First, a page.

Standing room only at Frack Free public meeting in Totland

There were two meetings this week hosted by the Frack Free Isle of Wight campaign group and two more coming up next week too.

frack free public meeting in totland

Thanks to Morgan for this update from Isle of Wight Frack Free. Ed


More than sixty people gathered in Totland Church Hall on Tuesday night for a public meeting to learn more about the prospect of oil and gas drilling on the Island.

A presentation covered what has happened so far in the licensing process, the actions of the national government in support of the industry, the Island’s geology, and details on the differences between conventional and unconventional drilling. It also described potential risks and benefits, including threats to human health, the local environment, the global climate, and how economic benefits may or may not reach Island residents.

Oil drilling plans well advanced
This meeting came after an announcement by UK Oil & Gas Investments PLC (UKOG) at the end of January that, “we are well advanced in our plans” to drill on the Island, firstly at Arreton.

The company has been awarded licenses for conventional and unconventional drilling in a 200 square kilometre area of the Island.

Hosted by campaign group
The event was hosted by Frack Free Isle of Wight, a group of individuals from all walks of life, committed to raising awareness of the local, national and global issues surrounding fracking and other fossil fuel exploitation methods.

The presentation was given by Sylvia May of Freshwater, a retired head-teacher, who said to the crowd:

“When I was in your shoes, in a meeting just like this last year, I began to panic. I panicked for weeks. I knew I had to learn more.”

Lively debate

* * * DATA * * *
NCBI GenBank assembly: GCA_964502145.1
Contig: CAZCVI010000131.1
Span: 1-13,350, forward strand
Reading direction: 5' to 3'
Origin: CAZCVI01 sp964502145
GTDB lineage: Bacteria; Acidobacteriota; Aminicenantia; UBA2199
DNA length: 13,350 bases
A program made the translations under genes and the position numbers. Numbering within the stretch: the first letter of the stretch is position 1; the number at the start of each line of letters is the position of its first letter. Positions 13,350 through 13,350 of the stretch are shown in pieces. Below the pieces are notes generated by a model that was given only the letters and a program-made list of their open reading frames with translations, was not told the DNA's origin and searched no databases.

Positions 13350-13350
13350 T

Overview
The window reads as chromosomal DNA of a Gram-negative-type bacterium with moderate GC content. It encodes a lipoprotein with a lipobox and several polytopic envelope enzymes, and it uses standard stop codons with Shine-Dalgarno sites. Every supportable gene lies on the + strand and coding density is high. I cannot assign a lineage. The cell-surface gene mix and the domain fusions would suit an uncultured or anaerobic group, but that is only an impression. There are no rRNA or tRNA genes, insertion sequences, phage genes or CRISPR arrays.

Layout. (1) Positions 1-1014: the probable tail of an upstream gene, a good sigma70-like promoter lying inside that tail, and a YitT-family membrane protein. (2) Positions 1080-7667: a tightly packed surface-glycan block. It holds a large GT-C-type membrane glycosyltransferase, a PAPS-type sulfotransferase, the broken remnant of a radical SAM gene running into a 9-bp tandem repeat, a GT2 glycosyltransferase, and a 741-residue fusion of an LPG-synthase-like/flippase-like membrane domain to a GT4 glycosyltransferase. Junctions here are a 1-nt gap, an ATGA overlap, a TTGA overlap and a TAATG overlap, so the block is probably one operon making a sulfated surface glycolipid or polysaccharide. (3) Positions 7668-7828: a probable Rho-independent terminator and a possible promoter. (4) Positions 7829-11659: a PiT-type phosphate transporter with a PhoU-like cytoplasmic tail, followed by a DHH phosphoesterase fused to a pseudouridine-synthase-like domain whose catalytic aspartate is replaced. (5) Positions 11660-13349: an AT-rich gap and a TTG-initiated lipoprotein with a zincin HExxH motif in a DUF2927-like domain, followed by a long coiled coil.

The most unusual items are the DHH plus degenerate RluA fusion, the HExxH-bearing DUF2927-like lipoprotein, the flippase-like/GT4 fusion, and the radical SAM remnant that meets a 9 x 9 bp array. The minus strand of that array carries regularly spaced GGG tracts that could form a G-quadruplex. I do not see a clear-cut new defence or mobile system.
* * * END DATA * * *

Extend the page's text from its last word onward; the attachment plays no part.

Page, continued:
The presentation was followed by a lively discussion, which welcomed a number of different viewpoints.

Hamish Wilson, of Cowes, former President of the Petroleum Exploration Society of Great Britain, said that while “I am not here to defend fracking,” he cautioned audience members to remember that the oil and gas industry are “not they, it’s we. We’re regular people, like you and me.”

“We have to think of our young people,” said Juliet Ketteridge of Totland. “The legacy of this is nightmarish. I don’t know if I can go home and sleep tonight. With the council given just 16 weeks to get their heads round this, it’s unfair when they are in crisis. They are only human. We’re a vulnerable Island, plump for plucking.”

Ketteridge was referring to a limit recently imposed by Westminster, designed to speed up the approval process for oil and gas projects.

Influence of national government on local decision making
Other audience members alluded to the undue influence of national government on local decision making, a concern that was raised by the council in a motion passed Jan 20 that described: “the Government has a clear policy in favour of fracking and should therefore be unable to take such planning decisions as there is a clear issue of predetermination by the Secretary of State”.

Philip Smith of Norton, Freshwater said,

“The elephant in the room is the influence of the oil and gas industry on our political process.

“People need to start making noise, not being passive as we’ve been brought up to be over centuries.”

Also in attendance was Nicholas Belfitt, of Shanklin, Vice-Chair of the Isle of Wight Liberal Democrats. He said,

“I’m a young person, I grew up on the Island, and when so many green things were cancelled I was very upset. This is short term gain for long term damage.”

Frack Free for an Ecozoic Isle of Wight?
The following night, on Wednesday, Ventnor Botanic Garden Friends’ Society hosted Frack Free Isle of Wight as part of their ongoing ‘Café Botanique’ lecture series.

The talk, titled “Frack Free for an Ecozoic Isle of Wight?” featured an abbreviated version of the public meeting presentation and a lecture from Morgan Curtis, of Freshwater, on her experiences as a climate activist in the US, UK and in Paris as a youth delegate at the historic UN Climate Conference in December.

Future meetings
Two more Frack Free Isle of Wight public meetings are upcoming.